In one of the last trips to New York, what caught our attention was the number of galleries which combine the concept of art and equipment of high quality pieces.  

This is the direction which design has been taking for some time now. Something like capsules of limited editions for selected customers. Design can be very popular or very limited. And this work is made up of pieces which are handmade in a borderline style: they combine business with art.

Have you decided where the exhibition will be held?

Yes, the Aram Gallery, a totally free gallery and very well-known for its strategic location. They organize six exhibitions every year and I have been in contact with them for a while, always wanting to do something there but it is such a big space that it was difficult to find the right project for it.

What stage of the project are you in now?

The prototypes are ready and they have been sent to London. The designers worked with their personal suppliers and the results have been really good. Alejandro Rodríguez was a great support for us as he made all the wooden pieces. The big challenge of this whole bet was to find backing because the budget was very reduced, but the response was very positive. Some of the suppliers provided us with the materials or the hand labour for free. Manos del Uruguay y Bia really gave us a hand and Laviere Vitacca also helped us with the costs of the exhibition, as well as Uruguay XXI. Now we need to find backing to pay for the shipping because due to the lack of time, we had to send them by plane and it is not cheap.

After the presentation in London, will you bring the exhibition to Uruguay?

That was what we wanted, but unfortunately due to the lack of resources we decided to keep the pieces in London and we hope that we can make them go around Europe. We had the intention of presenting them before in Uruguay but we cannot make it with the pieces. If we found sponsors, we could organize it in Uruguay.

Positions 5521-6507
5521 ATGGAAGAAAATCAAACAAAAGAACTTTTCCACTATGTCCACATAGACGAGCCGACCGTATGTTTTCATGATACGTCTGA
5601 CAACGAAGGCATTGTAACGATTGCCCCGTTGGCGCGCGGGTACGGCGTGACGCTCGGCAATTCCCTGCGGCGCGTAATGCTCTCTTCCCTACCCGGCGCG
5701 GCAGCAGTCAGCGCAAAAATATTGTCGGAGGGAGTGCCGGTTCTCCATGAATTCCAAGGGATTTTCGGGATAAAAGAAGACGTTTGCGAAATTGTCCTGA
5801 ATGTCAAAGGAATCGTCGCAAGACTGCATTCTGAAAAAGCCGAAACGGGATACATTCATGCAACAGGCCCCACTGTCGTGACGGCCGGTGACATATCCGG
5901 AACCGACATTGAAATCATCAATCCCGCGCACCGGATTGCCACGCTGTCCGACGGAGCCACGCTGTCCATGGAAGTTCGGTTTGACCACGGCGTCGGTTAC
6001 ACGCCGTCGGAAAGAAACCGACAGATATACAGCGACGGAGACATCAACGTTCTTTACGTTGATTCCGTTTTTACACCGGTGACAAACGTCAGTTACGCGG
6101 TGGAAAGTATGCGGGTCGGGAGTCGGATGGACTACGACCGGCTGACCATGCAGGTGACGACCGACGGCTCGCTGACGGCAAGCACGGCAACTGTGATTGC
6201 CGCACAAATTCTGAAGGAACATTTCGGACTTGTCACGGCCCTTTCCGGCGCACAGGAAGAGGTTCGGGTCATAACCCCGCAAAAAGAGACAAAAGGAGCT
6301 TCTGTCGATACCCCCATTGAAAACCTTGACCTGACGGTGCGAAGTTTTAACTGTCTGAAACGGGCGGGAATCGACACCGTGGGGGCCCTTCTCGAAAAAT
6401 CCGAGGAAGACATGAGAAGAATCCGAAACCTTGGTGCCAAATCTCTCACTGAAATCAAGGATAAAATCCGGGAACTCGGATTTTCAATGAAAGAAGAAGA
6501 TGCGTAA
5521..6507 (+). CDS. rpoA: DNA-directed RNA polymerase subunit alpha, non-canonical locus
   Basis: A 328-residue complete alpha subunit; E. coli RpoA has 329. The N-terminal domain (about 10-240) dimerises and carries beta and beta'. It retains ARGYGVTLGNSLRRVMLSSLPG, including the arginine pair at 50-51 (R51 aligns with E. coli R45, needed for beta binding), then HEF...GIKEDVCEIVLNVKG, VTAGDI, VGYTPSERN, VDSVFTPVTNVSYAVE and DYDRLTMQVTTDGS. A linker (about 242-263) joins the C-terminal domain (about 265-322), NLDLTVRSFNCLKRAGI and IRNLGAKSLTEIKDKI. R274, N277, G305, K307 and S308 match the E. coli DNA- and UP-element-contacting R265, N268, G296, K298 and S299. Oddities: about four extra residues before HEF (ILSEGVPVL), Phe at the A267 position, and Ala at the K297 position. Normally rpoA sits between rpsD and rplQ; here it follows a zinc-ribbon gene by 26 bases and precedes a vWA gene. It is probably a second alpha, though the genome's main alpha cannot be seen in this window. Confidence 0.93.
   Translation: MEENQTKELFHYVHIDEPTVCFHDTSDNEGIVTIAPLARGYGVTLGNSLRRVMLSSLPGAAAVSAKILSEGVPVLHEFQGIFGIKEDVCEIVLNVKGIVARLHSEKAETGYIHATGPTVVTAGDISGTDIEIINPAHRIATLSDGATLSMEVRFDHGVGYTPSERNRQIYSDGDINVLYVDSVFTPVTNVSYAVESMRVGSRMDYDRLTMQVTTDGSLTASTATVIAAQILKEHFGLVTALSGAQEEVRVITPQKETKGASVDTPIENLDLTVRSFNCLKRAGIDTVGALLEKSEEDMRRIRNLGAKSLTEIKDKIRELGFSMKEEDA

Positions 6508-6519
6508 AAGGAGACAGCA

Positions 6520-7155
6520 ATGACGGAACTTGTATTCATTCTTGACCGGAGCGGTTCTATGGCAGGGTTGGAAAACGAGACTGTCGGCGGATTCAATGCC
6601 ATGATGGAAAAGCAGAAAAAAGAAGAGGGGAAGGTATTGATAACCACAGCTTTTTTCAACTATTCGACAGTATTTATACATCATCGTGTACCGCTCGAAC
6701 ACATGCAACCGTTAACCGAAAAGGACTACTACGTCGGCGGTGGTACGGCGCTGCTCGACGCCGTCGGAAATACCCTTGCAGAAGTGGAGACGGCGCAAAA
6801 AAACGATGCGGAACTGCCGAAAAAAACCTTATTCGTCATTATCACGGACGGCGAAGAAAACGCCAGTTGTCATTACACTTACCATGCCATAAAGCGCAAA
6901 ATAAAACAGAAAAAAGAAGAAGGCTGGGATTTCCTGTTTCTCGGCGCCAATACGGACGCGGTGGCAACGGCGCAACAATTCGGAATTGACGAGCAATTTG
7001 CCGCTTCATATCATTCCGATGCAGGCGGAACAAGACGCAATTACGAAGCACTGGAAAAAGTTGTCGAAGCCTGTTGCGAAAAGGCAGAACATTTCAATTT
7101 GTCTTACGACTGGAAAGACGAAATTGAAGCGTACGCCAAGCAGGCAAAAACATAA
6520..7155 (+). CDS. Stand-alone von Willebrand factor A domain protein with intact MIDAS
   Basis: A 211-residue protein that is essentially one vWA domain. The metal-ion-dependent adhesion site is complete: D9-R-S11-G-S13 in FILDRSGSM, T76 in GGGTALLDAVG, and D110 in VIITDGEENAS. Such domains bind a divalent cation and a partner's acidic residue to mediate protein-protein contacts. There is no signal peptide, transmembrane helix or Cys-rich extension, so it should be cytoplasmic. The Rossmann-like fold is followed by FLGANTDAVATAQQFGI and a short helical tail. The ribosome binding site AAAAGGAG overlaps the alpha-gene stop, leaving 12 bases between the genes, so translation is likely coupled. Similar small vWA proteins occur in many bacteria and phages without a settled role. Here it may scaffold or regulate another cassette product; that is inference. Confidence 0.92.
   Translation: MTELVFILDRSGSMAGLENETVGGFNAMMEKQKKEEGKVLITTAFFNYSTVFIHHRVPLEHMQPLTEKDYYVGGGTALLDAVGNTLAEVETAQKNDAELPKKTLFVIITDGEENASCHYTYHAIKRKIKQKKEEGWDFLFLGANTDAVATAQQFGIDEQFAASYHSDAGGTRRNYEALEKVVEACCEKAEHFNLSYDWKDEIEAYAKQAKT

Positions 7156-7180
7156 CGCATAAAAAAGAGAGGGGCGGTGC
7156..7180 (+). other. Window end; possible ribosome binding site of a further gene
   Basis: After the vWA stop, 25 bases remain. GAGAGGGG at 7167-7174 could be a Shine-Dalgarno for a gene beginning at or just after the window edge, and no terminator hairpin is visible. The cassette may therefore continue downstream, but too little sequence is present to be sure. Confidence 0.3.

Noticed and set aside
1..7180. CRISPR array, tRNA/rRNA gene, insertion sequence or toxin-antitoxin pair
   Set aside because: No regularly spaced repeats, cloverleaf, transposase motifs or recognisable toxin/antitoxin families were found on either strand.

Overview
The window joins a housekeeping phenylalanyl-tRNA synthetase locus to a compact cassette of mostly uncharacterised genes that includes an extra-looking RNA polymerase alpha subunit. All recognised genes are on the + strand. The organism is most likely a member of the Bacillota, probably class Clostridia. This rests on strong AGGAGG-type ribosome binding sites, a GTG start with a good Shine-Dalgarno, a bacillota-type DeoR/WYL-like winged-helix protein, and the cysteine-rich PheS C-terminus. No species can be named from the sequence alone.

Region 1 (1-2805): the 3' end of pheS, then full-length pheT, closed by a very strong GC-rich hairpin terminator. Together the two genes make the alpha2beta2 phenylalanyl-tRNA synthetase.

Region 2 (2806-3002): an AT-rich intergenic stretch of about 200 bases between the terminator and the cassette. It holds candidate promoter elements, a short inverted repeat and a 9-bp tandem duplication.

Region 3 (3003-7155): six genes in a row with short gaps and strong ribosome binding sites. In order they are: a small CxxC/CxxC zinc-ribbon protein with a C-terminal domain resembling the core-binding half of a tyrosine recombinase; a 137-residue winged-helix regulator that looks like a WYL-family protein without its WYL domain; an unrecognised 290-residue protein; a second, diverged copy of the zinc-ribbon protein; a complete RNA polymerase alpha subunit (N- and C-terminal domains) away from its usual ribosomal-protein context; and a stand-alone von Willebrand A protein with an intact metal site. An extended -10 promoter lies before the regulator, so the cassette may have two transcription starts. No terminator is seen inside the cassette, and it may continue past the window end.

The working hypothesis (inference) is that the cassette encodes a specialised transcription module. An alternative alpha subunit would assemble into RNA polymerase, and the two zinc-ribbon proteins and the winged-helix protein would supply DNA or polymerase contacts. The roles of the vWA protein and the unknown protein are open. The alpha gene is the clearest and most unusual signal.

What is the designers’ community like in London?

Contrary to popular belief, it is not very big. Although there are a lot of young people who work as designers, there is a reduced network of industrial and graphic designers that are involved in the important projects. Once you become part of this circle, everything becomes more friendly and the relationships closer. For example, the London Design Festival is an organization with no more than twenty people, most of whom I know and they have become my friends, and this makes things a lot easier.

Does the same happen at business level?

Not that much in that area. This city moves more because of creativity rather than business.

When we talk about competition, is it the same as here? Does a Chinese product coexist with a costly high quality design? Does an English designer produce in England or in China?

It is pretty divided but, in general, the numbers are good and the profit margin is ok. There are many designers and I include myself who produce in Europe for a selected group beyond local borders. We are contacted by final consumers from the United States and Italy.

Apart from this exhibition, what other professional projects are you working on?

Apart from organizing Vilamajo’s exhibition, this year I’m in charge of the image and promotion of the stand of Uruguay in DesignJunction together with a friend designer and another friend in charge of public relations.


Designjunction will gather the most famous design brands of the world together with architects, interior designers and distinguished industry personalities. The Uruguayan delegates will travel with Uruguay XXI and will be located in a stand in the culture centre of South Bank together with two hundred selected firms. Nearby, Matteo will be presenting his exhibition inspired by Vilamajó which will consist of seven remarkable pieces, reference material and unpublished files about the architect. We welcome this kind of initiative which promotes the development of the Uruguayan design as well as the chance to start exploiting a non-traditional industry for the country.

Crédito fotos: Tali Kimelman(prototipos realizados), Archivo Facultad Arquitectura, Matteo Fogale.
Entrevista: G.Pallares / Edición Rosalía Larocca